Witness Nabors testified differently. He stated that defendant, when passing Willis and himself on the sidewalk, grabbed Willis and asked "Ain't your name Herman Williams?" Willis answered "I'm not Herman Williams." The defendant then pulled a gun from his pocket, grabbed Willis' arm, and shot him through the head and stomach. Nabors further testified that Willis was unarmed.
At the completion of the trial court's instructions to the jury, the following colloquy occurred between the court and juror #6:
"The Court: Now, at this time before we excuse the jury —
"Juror #6: The manslaughter charge, I'd like to get more on that, I didn't quite understand it. Is it considered self-defense?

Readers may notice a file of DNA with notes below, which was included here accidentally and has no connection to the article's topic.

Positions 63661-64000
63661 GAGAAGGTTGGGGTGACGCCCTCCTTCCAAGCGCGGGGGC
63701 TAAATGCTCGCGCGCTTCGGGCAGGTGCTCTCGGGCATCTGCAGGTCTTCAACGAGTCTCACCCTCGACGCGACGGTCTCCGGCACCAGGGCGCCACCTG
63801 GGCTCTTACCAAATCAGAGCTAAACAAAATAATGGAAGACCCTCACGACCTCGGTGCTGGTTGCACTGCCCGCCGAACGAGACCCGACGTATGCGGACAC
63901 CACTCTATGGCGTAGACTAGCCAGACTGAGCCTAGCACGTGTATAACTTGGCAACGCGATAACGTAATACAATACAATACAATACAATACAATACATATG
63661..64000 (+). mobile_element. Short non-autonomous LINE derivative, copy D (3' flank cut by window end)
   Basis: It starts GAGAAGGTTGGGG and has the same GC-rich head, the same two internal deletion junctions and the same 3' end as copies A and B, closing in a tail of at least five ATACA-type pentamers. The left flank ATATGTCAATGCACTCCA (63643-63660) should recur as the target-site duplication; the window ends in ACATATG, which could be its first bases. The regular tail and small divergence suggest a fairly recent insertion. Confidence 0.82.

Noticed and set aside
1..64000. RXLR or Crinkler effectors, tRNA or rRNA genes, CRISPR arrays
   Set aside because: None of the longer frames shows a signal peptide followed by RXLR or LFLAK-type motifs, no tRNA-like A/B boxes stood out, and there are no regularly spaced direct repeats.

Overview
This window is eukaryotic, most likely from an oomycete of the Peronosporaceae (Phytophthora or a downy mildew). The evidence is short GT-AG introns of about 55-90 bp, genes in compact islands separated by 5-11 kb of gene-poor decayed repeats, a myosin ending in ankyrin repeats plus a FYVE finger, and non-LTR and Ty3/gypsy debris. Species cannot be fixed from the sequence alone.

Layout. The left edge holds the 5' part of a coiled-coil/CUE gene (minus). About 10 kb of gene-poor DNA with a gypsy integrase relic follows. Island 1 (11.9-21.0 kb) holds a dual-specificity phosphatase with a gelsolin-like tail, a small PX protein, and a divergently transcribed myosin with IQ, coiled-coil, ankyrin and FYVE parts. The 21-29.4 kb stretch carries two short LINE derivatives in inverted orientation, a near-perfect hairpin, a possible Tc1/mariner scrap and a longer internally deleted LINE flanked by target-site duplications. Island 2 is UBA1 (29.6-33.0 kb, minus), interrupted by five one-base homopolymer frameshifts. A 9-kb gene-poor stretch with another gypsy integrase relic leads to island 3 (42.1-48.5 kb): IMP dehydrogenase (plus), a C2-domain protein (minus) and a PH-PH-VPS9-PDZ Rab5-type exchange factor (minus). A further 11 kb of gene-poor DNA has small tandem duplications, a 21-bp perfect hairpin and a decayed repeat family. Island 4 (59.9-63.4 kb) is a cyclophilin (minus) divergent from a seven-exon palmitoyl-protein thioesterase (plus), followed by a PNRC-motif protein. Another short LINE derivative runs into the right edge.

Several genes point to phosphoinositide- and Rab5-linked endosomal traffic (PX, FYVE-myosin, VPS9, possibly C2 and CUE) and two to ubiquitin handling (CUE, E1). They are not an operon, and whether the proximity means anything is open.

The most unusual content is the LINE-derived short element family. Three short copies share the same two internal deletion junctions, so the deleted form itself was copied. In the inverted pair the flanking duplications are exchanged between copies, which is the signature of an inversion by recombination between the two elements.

"The Court: You are requesting that the manslaughter be read again?
"Juror #6: I didn't understand.
"The Court: With the self-defense charge you want to know if self-defense would prohibit manslaughter? Is that a defense against manslaughter?
"Juror #6: I want to know is that voluntary manslaughter or is voluntary manslaughter, would that be self-defense?
"The Court: It is a crime that I have mentioned here today.
"Juror #6: But manslaughter, I didn't get the understanding of it.
"The Court: I think, that perhaps each one of you may have a question, but I think what you should do is go in the jury room and begin your deliberations after we exclude the thirteenth juror. Select your foreman, as I have advised you and then begin your deliberations, and rely on the memories of the other jurors. I'm sure that most of the jurors will be able to answer questions of each other and this is what you should do. You should review, also, the entire law on each charge and your memories may serve you well when you get back to the jury room and it is refreshed by the other jurors.
"Now, at this time we're going to exclude the thirteenth juror."